Looking at the Taimar and the S3, it’s difficult to believe that more than a decade separates them – or that they book-end the glorious white 350i that’s thundering around our temporary paddock at the Bruntingthorpe track.
Commissioned by a wealthy young Italian noble, the Duca d’Aosta was the ultimate ‘street’ Bizzarrini – but it also marked the end of a turbulent ride for the company that took on Ferrari at its own game, and lost.
Big, round fenders set these rides apart from their skinny cousins.
With a number of estimates totally obliterated, the Bonhams Works Service sale was the most successful ever.
Bonhams 11th annual auction of Aston Martin and Lagonda Motor Cars and Related Automobilia was its most successful to date. The sale was held at Aston Martin Lagonda Limited Works Service, Newport Pagnell on Saturday. The sale made an outstanding total of almost £4.7million (95% sold by lot).
One of the most exciting lots of the day was the 1959 DB4 Works Service Prototype Design Project ‘DP2155’ - a truly iconic and unique car which was the result of a collaboration by former Aston Martin Chairman Victor Gauntlett and the Director of Works Service and Parts Operations Kingsley Riding-Felce. It eventually sold for £485,500 to a continental bidder, fighting off competition from American and European interest.
Lot 308 was also highly sought after – the 1968 Aston Martin DB6 Vantage ‘Barn Find’. Nine telephone bidders; five absentee bidders and five bidders in the room all had a bid, before finally selling for £124,700 (estimate £20,000-£30,000).
The one owner since 1963, 1962 Aston Martin DB4 Series IV Vantage attracted much pre-sale publicity due to its role as a ‘test mule’ in the James Bond film ‘Goldfinger’, and sold on Saturday for £84,000 (£40,000-£50,000).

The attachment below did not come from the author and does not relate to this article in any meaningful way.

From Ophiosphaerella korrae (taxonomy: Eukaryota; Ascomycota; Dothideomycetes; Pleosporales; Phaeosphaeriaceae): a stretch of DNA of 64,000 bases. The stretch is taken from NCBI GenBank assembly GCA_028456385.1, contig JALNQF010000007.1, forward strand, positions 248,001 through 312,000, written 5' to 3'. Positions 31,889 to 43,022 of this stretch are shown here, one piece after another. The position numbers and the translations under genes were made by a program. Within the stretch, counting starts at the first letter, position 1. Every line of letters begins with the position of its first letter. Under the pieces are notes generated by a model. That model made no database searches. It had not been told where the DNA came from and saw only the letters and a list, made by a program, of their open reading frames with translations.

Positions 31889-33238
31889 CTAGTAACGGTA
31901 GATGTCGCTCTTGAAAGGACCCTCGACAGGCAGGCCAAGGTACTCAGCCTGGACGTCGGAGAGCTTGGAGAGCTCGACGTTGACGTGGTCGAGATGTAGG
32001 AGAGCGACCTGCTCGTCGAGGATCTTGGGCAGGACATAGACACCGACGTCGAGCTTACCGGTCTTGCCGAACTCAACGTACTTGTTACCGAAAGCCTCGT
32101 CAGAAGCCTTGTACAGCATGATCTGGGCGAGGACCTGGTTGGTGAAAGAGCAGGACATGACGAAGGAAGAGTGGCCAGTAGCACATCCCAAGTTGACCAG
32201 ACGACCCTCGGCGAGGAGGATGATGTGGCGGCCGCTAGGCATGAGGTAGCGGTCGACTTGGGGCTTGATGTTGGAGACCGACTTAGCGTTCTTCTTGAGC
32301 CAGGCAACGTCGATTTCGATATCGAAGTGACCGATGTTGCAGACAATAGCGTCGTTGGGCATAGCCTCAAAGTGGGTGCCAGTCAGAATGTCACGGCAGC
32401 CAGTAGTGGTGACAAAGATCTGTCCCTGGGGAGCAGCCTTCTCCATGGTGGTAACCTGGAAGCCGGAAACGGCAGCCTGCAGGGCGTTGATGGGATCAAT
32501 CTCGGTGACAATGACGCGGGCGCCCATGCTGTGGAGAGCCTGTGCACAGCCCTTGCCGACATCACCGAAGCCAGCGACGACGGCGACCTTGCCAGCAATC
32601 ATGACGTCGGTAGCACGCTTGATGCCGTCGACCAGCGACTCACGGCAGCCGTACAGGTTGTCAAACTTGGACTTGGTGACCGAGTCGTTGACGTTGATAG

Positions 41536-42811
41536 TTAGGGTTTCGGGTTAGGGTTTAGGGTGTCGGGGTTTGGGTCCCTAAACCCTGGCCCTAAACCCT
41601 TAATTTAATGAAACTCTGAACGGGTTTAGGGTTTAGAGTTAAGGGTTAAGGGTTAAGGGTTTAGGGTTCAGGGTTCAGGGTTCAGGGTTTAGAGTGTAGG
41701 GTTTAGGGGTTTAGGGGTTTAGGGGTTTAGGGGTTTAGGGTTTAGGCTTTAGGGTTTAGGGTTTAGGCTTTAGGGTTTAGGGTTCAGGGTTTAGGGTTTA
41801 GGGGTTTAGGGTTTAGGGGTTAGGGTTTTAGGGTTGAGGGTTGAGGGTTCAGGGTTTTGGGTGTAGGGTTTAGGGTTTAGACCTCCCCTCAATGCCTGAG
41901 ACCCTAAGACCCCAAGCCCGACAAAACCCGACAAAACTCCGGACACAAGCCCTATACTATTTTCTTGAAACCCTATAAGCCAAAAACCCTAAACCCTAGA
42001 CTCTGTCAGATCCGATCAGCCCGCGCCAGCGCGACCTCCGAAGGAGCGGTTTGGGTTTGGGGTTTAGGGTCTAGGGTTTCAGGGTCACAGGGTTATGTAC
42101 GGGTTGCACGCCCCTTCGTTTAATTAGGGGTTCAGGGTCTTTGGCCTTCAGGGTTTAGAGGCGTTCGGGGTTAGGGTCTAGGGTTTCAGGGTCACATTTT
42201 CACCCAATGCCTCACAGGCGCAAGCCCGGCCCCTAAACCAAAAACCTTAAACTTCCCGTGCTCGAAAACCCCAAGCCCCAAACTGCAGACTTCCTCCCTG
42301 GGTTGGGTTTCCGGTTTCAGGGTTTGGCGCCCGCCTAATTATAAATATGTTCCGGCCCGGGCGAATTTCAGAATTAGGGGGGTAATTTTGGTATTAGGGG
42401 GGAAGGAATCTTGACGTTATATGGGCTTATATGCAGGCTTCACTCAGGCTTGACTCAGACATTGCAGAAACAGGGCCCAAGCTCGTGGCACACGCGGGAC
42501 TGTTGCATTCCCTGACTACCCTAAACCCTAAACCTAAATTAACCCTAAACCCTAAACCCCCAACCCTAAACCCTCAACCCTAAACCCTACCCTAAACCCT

The top lot of the day was ‘VMF 65’ – the ex-Works 1950 Aston Martin DB2 Team Car – a British Racing Green gem, raced by such legendary and leading drivers as Stirling Moss, Peter Collins, Roy Salvadori, Tony Rolt, Lance Macklin, George Abecassis and Eric Thompson. After fierce bidding it sold for £513,000 against a pre-sale estimate of £380,000-£440,000.
Other notable results include the London Motor Show 1974 Aston Martin Lagonda Series 1 Saloon (£337,000), a two owners from new 1965 Aston Martin DB5 Convertible (£359,000) and a 1990 Aston Martin Lagonda Series 4 Saloon (£84,000).
James Knight, the group Head of Bonhams Motoring Department reflected on the weekend saying: ‘Yet again the combined efforts and marketing of Aston Martin Lagonda and Bonhams have produced the most successful sale ever at Works Service, with at least a handful of world records having been broken. This clearly demonstrates the strength of the collectors motorcar market and that of the Aston Martin and Lagonda marques in particular. We have witnessed participation from every point of the compass and I was reassured by just how many people were bidding.’
Aston Martin’s Director of Works Service and Parts Operations, Kingsley Riding-Felce also commented: ‘Once again our friends from Bonhams had a most successful sale due to a wonderful collection of Aston Martins and Lagondas, proving that Bonhams are the leaders in this heritage market. We look forward to working with them again in May 2011.‘